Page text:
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Michael Madrid's picture
Michael Madrid
Submitted by Michael Madrid on
I don't know how to feel about this. They say that imitiation is the most sincere flattery, but most Germans (Hell, most Americans) don't know how sacred many of the things encountered at a Pow-Wow can be. As I'm almost sure that their actions aren't done to dishonor or discredit Native Americans they should still be aware that a pow wow often includes things sacred to Native Americans. It would be as though Native Americans began imitating German religious practices in a frivolous manner. I'm most disturbed by the steward who tried to get Mr. Packard to remove his hat while several other Germans were not asked to remove theirs. Is the opposition to our skin color in European DNA?

redhaircrow's picture
redhaircrow
Submitted by redhaircrow on
Many of them know because they are Indian hobbyists, and they make a point to study as much about certain time periods of American Indians as possible; making a point to be as knowledgeable as they can, and as demonstrated about the hat thing: they try to tell you what you should do. The basic fact is many of them don't care many natives find it offensive what they do. They want to do it, so they do it. It is why many are resentful, uncomfortable or nervous if natives may show up because they've been told or they know. I am the writer of the article and it was me one of the stewards asked to remove the hat, not Rob Packard. Sometimes it just goes back to the fact some Germans always like to tell or instruct others on what they should do and how to do it. They think they're helping you, have the need to control or show their expertise. Same happens in the US for other reasons. Reference one of my previous articles on the topic if you have further interest on the "scene" http://indiancountrytodaymedianetwork.com/2013/03/23/germanys-obsession-american-indians-touching-and-occasionally-surreal-148331 or my website redhaircrow.com.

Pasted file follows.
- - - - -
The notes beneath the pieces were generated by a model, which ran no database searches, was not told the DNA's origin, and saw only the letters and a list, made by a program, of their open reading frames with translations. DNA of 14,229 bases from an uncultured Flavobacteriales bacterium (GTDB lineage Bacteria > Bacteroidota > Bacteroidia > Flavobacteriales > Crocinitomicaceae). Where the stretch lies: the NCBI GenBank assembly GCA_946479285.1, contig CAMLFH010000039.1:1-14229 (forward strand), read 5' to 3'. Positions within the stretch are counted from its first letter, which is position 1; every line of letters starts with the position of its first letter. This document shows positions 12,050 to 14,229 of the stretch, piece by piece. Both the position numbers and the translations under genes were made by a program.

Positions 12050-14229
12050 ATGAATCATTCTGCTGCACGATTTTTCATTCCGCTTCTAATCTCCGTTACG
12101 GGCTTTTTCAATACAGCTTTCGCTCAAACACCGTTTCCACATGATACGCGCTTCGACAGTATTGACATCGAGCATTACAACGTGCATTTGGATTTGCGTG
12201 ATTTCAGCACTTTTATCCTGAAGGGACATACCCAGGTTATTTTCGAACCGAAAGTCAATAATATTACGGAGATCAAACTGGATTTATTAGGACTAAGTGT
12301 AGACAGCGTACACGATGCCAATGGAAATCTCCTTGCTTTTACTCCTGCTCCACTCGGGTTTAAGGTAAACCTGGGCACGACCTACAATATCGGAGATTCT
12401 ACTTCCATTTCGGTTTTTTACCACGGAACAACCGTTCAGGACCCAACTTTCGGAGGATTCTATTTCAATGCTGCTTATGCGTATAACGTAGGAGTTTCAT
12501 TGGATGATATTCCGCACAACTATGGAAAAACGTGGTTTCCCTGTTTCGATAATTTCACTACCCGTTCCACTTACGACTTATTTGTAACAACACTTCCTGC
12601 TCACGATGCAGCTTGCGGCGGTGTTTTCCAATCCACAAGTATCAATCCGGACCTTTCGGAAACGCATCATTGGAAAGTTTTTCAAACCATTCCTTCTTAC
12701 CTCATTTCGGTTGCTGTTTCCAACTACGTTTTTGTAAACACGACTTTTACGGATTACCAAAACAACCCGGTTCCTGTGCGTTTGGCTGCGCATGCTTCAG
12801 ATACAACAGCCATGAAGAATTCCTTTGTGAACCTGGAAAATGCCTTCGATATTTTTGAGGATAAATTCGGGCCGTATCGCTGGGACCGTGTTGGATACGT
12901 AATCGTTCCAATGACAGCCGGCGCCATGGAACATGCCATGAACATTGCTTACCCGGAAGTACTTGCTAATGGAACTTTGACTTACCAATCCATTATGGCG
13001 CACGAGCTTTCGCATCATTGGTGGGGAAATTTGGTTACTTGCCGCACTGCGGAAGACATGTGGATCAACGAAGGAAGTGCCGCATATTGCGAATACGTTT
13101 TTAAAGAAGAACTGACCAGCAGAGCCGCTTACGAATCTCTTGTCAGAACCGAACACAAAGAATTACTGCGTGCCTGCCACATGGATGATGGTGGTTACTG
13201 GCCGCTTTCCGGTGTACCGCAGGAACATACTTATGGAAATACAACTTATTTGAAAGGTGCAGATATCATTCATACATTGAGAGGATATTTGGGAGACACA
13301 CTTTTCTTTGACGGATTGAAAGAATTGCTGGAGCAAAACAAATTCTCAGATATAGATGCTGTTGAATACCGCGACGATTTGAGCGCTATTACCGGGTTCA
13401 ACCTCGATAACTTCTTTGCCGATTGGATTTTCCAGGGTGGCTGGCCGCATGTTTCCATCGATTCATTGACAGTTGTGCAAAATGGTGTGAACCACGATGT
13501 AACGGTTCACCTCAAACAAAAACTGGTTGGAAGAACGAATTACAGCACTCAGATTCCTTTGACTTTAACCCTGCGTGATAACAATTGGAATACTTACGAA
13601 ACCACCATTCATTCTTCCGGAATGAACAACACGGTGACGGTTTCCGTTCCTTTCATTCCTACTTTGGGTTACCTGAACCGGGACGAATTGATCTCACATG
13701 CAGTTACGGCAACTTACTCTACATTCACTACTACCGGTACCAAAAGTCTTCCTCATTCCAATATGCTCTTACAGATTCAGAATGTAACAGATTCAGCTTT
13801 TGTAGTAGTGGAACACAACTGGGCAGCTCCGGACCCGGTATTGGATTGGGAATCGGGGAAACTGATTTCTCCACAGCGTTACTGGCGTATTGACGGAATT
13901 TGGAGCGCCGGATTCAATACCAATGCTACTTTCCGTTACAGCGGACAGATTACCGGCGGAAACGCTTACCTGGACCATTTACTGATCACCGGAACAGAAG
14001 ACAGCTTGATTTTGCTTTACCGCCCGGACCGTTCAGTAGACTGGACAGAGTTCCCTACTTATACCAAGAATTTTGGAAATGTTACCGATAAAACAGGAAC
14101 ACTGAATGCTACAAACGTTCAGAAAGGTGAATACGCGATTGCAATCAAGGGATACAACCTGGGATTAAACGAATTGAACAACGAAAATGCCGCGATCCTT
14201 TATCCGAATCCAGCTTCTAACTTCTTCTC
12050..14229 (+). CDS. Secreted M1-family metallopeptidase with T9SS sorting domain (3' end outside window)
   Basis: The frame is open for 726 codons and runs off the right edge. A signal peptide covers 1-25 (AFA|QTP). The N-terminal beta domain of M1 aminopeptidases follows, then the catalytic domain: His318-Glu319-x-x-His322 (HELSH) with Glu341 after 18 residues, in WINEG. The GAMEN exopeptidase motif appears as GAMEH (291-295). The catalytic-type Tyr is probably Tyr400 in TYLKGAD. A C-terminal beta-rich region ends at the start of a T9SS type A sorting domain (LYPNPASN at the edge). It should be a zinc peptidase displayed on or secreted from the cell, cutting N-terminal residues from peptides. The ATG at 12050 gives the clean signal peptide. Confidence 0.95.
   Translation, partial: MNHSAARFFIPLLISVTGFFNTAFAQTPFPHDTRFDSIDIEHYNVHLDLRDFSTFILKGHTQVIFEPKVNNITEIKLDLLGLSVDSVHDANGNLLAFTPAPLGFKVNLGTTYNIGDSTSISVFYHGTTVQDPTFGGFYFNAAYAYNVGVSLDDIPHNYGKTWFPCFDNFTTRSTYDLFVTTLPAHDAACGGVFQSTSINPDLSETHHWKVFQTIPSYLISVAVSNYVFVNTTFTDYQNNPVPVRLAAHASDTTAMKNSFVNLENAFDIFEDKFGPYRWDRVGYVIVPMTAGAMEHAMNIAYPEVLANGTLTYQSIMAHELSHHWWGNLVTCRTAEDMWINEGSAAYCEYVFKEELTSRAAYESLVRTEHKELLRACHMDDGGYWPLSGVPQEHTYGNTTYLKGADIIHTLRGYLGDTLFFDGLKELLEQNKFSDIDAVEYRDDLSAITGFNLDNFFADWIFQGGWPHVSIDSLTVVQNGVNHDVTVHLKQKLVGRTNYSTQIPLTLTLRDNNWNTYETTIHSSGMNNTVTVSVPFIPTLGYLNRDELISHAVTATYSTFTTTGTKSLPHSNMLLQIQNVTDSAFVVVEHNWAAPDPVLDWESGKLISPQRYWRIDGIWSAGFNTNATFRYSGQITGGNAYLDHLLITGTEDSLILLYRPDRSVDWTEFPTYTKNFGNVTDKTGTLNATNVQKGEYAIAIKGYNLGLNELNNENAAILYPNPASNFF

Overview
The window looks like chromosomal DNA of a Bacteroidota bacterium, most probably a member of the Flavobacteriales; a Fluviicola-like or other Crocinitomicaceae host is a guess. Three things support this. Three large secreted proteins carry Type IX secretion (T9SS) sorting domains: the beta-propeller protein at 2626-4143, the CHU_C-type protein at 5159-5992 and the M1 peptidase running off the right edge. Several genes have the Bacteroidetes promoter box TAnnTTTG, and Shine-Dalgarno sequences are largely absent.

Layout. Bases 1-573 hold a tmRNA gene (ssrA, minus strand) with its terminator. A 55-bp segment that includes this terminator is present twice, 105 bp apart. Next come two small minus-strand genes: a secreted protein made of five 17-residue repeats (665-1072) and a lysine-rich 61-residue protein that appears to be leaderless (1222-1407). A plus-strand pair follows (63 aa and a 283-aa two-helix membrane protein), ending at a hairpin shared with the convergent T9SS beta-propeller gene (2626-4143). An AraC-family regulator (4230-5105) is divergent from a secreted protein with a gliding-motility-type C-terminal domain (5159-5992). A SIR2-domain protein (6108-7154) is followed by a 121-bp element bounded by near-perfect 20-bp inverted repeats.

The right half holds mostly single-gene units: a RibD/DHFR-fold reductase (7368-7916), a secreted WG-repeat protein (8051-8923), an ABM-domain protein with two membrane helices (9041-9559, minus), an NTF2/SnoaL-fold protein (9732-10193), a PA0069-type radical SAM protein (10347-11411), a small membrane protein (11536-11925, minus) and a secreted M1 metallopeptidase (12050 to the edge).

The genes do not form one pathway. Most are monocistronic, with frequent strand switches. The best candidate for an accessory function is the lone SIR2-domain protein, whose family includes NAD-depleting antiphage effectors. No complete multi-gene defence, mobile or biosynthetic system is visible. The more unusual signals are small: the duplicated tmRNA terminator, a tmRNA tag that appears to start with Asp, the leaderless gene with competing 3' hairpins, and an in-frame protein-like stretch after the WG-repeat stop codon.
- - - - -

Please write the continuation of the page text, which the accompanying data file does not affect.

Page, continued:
Mojo Hand's picture
Mojo Hand
Submitted by Mojo Hand on
The New Yorker mag had an article on the Germans fascination with Native Americans called "Wild West German". This fetishist, or "hobbyists" groups has its roots in author Karl May. The books were popular and thus shaped, incorrectly, the view of some Germans had and have about Native Americans and the American west. It's quite strange that they are beholden to these false images and weird mythologizing when they are presented with actual Natives that they could learn from. This idealization and patronizing is still wrong, no matter their good intentions.

SaaTahnuhpuh's picture
SaaTahnuhpuh
Submitted by SaaTahnuhpuh on